Initially, when we were started CodeHS, I and my co-founder, Zach, built the site and we built the curriculum. Now we have a team that’s building a curriculum and building the website, but I think still being able to understand all of those concepts and the architecture of the site, and how that determines what we can build for teachers and for students. I think in organizations that build software, there’s just a huge communication gap between the different parts of the organization in understanding what’s possible and how you can manage your software engineering teams.

I think for myself, the coolest accomplishment I think in terms of what we built is the CodeHS site and website. I mean we have been building that for about nine years now and so sometimes I’ve visited schools and students have sometimes asked, “Is the website done? Is it done?”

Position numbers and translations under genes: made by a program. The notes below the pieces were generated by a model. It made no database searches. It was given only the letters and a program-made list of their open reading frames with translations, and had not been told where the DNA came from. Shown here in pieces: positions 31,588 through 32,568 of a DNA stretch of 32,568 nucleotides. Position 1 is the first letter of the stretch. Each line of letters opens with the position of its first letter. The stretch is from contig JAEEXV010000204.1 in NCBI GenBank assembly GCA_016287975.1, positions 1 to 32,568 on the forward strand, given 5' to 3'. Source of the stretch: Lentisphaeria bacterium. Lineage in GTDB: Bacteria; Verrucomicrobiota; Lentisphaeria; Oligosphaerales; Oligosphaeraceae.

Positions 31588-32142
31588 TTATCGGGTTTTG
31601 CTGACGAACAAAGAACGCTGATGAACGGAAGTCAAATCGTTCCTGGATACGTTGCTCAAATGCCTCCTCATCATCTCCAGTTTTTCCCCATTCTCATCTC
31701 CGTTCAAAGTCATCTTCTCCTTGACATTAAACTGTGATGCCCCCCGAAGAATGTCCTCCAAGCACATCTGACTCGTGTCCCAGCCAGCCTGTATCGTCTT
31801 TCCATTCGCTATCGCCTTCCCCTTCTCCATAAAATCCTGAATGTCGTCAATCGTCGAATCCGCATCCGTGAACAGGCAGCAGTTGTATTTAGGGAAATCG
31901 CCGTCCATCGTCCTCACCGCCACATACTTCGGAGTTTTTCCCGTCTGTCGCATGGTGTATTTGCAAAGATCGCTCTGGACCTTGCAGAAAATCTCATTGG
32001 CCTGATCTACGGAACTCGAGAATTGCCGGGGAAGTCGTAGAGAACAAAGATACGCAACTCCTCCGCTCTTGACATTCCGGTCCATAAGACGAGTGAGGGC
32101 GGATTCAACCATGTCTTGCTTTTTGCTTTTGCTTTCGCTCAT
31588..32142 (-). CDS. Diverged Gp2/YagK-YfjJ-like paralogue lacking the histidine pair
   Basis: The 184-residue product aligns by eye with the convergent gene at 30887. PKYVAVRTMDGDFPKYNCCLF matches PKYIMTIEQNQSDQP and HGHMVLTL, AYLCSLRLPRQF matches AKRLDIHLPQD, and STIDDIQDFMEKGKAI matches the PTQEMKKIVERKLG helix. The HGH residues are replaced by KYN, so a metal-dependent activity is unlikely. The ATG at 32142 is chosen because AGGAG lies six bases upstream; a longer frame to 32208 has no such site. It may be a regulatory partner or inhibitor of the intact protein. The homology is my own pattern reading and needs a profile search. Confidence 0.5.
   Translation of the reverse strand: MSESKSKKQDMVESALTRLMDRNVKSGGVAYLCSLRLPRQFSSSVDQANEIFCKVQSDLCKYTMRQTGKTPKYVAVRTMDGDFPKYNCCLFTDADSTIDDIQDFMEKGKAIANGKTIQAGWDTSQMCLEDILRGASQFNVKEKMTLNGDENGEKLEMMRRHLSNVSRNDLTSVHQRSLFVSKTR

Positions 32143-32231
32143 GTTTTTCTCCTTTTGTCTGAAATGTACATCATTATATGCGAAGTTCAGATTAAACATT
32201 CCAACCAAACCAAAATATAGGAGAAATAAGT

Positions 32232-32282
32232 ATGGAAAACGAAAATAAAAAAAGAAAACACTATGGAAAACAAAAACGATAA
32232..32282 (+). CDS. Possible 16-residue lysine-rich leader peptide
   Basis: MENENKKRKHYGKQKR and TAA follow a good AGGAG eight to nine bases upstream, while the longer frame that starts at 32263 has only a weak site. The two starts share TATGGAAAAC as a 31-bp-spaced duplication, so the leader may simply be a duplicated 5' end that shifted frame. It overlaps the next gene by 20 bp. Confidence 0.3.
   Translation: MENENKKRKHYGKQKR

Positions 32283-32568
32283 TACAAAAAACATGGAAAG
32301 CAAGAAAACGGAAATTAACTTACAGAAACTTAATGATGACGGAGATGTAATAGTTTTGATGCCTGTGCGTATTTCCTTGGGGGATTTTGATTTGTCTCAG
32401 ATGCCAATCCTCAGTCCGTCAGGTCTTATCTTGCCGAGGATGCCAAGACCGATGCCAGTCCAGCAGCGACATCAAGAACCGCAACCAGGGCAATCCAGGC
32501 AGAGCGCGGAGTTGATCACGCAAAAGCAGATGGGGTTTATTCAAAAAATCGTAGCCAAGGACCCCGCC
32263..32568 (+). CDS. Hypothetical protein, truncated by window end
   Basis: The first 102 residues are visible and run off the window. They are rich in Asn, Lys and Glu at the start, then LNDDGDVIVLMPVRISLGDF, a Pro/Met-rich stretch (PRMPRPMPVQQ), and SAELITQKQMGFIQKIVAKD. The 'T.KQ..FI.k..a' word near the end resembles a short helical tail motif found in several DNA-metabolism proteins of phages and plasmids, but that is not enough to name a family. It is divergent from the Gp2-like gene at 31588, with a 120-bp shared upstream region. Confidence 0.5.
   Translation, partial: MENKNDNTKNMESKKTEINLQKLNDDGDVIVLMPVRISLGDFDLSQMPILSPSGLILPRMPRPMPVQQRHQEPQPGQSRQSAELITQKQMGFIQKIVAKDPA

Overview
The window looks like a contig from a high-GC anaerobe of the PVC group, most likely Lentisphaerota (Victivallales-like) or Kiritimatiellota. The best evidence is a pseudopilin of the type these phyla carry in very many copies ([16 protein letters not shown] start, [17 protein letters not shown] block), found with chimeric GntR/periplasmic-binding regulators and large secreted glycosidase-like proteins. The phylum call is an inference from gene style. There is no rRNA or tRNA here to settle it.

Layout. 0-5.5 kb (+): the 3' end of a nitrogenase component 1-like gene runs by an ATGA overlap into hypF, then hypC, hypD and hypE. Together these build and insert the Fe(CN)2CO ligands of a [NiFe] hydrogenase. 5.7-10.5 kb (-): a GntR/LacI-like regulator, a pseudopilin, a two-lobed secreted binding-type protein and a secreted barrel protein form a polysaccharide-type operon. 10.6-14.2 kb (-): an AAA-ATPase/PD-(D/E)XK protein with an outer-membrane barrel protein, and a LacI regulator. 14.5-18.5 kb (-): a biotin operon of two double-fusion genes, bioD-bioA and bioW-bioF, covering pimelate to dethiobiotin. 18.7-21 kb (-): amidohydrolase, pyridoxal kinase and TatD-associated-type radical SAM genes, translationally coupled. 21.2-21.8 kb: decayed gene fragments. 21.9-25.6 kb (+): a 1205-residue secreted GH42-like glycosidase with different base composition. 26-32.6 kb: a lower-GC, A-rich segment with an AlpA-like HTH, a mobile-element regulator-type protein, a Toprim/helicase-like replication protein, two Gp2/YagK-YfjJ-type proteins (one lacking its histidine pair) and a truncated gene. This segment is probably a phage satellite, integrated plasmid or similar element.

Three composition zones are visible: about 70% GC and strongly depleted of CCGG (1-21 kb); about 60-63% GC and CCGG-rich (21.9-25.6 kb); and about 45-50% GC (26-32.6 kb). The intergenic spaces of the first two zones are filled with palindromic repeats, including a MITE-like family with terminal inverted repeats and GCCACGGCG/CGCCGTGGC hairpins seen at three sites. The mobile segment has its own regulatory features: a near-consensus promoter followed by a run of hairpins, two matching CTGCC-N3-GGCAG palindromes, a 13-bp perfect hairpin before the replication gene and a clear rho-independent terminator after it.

I think with programming projects they’re not ever really done. You’re always iterating, you are always improving, and we start with the simple prototype.

That was a really basic page that didn’t do much and just let these dudes code online and build these simplified programs. Now we have built this into a whole online coding editor and learning management system and assignment builder and a way for millions of students to interact with it. I think that all of these concepts that you learn along the way, we have been able to apply them and it’s allowed us to build the site.

I think computer science is a great way to get into entrepreneurship too because a lot of people have their idea. Again, someone else can build it, but if you can build it that’s a way to get started. I think there are so many more ways to continue to apply it but that’s a little bit.